In general, the probate court probates the wills of deceased persons, declares heirs of deceased persons who die without a will, establishes guardianships for incapacitated persons and minors, and supervises court-ordered involuntary mental health commitments.
Court Instructions for Guardians
Guardian of the Person
Guardian of the Estate
Guardian of the Person and Estate
Guardian of the Person: Annual Report on the Condition of an Adult Incapacitated Person – An annual report of the person must be filed with the Burleson County Clerk annually. Instructions for filing Annual Report. Print a copy of the Annual Report and Order Accepting Annual Report. Complete the Annual Report and have it notarized. Mail the completed Annual Report, the blank Order, and a money order made out to the”Burleson County Clerk” for $27 to: Burleson County Clerk, 100 W. Buck Suite 203, Caldwell Texas 77836. The clerk will file in the Annual Report and take the order to the County Judge to sign. Reports on each year are due at the beginning of the following year.
Physician’s Certificate – Effective immediately, this certificate is to be used for all guardianships filed.
Court Policy Regarding “Pro Se” Applicants (Applicants without an Attorney)
People who represent themselves in court are called “pro se” or “self-represented” litigants. You are not required to have a lawyer to file papers or to participate in a case in court. You have a right to represent yourself. However, a pro se may not represent others. Under Texas law, only a licensed attorney may represent the interests of third-party individuals or entities, including guardianship wards and probate estates. See In re: Guetersloh, 326 S.W.3d 737 (Tex. App. – Amarillo, 2010) and Steele v. McDonald, 202 S.W.3d 926 (Tex. App. – Waco, 2006), and the authorities cited in those opinions. Therefore, individuals applying for letters testamentary, letters of administration, determinations of heirship, and guardianships of the person or estate must be represented by a licensed attorney. The only time a pro se applicant may proceed in court is when truly representing only himself or herself.
Frequently Asked Questions
Q: What is a pro se?
A: A pro se is an individual who has not hired a lawyer and appears in court to represent himself and no other person or entity.
Q: Can I still serve as an executor, administrator, or guardian even though I’m not a lawyer?
A: Yes. One need not be a lawyer to serve as an executor, administrator, or guardian. However, the executor, administrator, or guardian must be represented by counsel.
Q: But I’m the only one that needs letters testamentary. As executor, how would I be representing the interests of others?
A: As executor of a decedent’s estate, you don’t represent only yourself. An executor represents the interests of beneficiaries and creditors. This responsibility to act for the benefit of another is known as a fiduciary relationship. It gives rise to certain legal obligations and responsibilities that require legal expertise. The attorney you hire represents you in your capacity as executor and assists you in representing those for whom you are responsible.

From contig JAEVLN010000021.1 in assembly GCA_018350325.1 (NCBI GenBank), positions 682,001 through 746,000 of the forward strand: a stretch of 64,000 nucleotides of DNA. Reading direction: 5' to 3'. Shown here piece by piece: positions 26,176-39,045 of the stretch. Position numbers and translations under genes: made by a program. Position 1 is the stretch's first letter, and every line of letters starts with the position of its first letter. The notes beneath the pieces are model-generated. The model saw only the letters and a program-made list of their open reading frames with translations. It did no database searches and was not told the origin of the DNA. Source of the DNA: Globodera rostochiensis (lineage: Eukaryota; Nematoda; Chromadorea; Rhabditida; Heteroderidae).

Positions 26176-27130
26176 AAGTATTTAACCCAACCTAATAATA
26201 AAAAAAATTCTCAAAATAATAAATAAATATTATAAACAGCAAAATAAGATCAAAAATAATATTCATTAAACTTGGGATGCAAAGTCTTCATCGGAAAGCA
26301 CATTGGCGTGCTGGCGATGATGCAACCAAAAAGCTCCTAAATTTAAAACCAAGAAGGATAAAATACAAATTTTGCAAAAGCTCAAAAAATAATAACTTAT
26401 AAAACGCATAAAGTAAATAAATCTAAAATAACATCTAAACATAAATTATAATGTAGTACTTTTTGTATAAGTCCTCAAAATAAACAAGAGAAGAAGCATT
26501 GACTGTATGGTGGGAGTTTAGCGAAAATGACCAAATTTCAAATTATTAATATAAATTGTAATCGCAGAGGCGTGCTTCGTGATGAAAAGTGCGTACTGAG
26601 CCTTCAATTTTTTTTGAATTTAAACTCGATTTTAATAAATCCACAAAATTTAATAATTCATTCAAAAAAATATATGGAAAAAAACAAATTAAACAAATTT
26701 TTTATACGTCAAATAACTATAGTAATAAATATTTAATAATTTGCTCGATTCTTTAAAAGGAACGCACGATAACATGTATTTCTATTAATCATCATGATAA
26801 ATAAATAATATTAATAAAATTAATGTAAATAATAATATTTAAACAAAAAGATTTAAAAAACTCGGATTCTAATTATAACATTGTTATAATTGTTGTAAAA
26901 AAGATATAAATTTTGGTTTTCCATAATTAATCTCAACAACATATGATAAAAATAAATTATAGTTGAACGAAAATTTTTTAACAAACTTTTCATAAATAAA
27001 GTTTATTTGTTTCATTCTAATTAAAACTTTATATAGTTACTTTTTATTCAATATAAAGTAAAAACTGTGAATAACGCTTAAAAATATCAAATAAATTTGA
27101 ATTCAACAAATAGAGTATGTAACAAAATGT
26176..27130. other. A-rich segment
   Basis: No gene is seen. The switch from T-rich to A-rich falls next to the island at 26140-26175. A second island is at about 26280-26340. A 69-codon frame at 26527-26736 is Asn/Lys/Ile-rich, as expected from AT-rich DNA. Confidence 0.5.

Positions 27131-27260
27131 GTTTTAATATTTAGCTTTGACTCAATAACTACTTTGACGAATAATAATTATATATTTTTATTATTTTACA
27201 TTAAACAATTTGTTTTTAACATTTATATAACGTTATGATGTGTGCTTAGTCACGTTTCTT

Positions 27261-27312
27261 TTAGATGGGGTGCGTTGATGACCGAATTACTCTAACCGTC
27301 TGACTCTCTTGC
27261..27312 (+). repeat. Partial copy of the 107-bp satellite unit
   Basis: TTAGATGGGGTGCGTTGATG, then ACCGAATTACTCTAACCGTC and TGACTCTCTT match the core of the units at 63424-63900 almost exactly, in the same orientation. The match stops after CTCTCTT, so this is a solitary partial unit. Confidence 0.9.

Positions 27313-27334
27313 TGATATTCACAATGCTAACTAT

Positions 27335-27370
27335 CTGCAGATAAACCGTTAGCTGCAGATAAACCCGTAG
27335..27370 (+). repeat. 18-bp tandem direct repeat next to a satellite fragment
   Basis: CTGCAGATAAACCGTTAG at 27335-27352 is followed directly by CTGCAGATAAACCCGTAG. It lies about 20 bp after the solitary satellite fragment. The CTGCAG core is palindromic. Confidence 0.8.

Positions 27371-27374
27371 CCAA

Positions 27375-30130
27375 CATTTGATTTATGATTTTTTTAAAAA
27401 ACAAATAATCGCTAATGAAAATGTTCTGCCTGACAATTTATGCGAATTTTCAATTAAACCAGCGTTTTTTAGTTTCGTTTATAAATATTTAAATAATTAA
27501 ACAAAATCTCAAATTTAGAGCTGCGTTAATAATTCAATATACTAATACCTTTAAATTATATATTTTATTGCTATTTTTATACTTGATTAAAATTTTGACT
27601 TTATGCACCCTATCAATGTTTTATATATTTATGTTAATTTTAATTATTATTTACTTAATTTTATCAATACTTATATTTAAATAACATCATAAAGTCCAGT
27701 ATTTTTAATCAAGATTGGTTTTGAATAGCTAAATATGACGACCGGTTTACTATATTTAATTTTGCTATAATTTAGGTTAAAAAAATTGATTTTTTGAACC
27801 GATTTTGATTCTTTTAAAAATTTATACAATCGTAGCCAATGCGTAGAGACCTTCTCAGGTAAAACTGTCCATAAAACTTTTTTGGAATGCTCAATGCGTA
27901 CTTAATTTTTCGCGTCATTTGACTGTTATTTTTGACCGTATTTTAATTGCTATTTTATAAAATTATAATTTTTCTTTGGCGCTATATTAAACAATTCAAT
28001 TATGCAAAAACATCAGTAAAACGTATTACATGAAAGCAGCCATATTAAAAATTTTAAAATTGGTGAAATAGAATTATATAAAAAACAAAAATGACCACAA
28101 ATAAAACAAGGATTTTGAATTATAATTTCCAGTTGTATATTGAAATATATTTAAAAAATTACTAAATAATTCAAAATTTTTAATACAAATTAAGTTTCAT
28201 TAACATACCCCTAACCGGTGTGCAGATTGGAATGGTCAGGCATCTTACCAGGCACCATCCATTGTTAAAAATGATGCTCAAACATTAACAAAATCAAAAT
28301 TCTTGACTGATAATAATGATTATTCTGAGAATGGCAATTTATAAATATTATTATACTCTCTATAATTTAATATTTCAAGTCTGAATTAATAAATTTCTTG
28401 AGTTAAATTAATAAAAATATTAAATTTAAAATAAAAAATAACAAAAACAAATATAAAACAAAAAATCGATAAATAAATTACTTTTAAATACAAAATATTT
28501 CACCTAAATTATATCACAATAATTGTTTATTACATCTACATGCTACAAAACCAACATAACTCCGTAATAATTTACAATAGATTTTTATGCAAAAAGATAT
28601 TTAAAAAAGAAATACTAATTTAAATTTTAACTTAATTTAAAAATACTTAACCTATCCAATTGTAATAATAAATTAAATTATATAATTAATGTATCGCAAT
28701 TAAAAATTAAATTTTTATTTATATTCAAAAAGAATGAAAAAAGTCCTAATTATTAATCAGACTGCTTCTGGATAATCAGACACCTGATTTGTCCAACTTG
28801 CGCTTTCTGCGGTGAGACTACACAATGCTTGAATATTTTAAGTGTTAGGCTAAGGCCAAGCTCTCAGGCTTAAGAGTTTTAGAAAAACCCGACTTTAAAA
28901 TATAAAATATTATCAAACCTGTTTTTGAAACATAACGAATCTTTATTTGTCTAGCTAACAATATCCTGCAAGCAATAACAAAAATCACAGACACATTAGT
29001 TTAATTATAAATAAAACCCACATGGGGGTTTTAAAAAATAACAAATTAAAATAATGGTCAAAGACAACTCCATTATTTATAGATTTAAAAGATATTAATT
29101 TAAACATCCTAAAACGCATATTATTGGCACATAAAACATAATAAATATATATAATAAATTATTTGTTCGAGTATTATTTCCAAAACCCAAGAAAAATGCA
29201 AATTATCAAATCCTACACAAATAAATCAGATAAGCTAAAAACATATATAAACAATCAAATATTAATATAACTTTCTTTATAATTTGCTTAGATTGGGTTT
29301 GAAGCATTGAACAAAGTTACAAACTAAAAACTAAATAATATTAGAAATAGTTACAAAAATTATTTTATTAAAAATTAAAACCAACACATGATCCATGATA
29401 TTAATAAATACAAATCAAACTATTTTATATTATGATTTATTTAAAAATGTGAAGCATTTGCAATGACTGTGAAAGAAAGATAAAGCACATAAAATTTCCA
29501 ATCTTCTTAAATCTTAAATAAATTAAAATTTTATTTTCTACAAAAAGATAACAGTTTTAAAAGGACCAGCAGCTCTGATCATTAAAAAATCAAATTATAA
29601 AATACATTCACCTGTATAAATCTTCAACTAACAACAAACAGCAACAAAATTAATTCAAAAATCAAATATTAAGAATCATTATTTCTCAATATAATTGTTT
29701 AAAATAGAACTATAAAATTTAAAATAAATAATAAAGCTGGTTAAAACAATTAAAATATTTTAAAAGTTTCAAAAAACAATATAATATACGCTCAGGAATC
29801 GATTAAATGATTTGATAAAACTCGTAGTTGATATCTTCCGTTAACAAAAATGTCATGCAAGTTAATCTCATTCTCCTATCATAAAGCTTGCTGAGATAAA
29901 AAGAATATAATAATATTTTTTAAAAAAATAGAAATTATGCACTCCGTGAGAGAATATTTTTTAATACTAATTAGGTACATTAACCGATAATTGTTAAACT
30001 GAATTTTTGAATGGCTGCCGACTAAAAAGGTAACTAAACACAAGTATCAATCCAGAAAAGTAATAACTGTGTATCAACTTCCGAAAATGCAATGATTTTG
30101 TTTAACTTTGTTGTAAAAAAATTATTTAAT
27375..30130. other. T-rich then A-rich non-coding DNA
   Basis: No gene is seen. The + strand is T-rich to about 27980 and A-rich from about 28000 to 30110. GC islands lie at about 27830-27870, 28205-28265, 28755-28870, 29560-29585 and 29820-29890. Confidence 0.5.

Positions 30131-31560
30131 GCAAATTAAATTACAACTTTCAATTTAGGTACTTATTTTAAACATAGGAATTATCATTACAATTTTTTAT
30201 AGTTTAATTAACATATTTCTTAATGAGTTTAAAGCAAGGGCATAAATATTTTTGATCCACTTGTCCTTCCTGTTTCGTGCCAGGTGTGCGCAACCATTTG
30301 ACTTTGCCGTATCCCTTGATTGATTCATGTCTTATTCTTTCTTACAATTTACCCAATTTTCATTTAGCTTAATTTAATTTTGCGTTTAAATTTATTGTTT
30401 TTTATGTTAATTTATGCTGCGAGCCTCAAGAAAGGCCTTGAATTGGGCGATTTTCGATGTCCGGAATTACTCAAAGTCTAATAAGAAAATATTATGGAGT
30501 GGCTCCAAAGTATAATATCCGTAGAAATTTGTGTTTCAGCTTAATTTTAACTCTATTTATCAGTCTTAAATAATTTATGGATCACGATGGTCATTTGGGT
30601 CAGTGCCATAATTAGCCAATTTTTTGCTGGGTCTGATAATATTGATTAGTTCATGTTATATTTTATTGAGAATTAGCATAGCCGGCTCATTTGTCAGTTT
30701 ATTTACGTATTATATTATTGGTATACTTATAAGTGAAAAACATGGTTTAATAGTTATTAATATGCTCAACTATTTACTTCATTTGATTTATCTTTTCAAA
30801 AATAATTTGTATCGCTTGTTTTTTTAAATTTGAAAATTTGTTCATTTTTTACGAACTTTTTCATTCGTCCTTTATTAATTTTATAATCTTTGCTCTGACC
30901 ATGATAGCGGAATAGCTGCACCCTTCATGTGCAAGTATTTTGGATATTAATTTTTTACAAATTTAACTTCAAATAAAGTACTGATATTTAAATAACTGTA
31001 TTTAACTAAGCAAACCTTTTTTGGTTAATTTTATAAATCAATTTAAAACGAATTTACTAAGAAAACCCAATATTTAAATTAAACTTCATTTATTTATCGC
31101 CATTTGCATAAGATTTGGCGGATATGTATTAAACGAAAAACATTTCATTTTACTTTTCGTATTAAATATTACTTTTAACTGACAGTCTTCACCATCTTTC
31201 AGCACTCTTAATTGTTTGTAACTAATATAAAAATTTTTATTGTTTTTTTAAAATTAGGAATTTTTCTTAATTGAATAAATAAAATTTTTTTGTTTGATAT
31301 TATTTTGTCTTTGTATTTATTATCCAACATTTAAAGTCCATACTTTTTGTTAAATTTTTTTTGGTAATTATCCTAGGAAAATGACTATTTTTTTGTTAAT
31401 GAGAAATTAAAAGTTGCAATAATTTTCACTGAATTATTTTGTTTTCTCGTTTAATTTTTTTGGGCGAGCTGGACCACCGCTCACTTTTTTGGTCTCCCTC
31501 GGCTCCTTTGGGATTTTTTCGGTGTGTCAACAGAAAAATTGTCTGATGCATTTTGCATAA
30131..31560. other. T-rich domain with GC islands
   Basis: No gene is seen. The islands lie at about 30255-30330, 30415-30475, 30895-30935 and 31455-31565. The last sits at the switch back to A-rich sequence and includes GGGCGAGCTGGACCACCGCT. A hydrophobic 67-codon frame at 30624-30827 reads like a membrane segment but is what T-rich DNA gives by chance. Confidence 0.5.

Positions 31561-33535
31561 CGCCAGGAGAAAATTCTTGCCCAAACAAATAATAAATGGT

Q: If I get the paperwork from a law library or the Internet, can I fill it out and file it? Isn’t that what lawyers do?
A: Lawyers don’t just fill out forms. Lawyers (1) determine what method of probate or guardianship is appropriate in a particular situation, (2) create or adapt any necessary paperwork, and (3) advise the client about the ongoing responsibilities of a fiduciary. Unless you are a lawyer, your creating legal pleadings while acting as a fiduciary would constitute the unauthorized practice of law.
Q: As a pro se, what proceedings can I do on my own?
A: The only proceedings you can handle as a pro se are those in which you truly would be representing only yourself. For example, a pro se applicant may probate a will as a muniment of title when he or she is the sole beneficiary under the will, and there are no debts against the estate other than those secured by liens against real estate. This procedure can be a viable option in some situations, but not in others. Whether a muniment of title is the correct probate procedure for a particular situation is a legal decision best made by a lawyer.
Q: What procedures should I follow if I want to probate a will as a muniment of title as a pro se applicant?
A: As stated above, whether a muniment of title is the correct probate procedure for a particular situation is a legal decision best made by a lawyer; Court staff cannot guide you or advise what you should do in your case. If you decide to proceed with your case without an attorney, the County Law Library has reference materials that may be helpful. Note the following: (1) To probate a will as a muniment of title, each applicant must be able to swear on personal knowledge that there are no debts against the estate other than those secured by liens against real estate. Anyone falsely swearing that the estate has no creditors – including Medicaid estate recovery – is subject to a perjury charge. (2) In a pro se application to probate a will as a muniment of title, all beneficiaries under the will must be applicants, and all beneficiaries must testify at the hearing. (3) The will being offered for probate must be the signed original, or you will need to follow the additional procedural requirements for probating a copy of a will. (4) The will must be “self-proved,” or you will need to follow additional procedural requirements for proving up a will in court. You will need to research what’s required for a self-proved will or a will that is not self proved.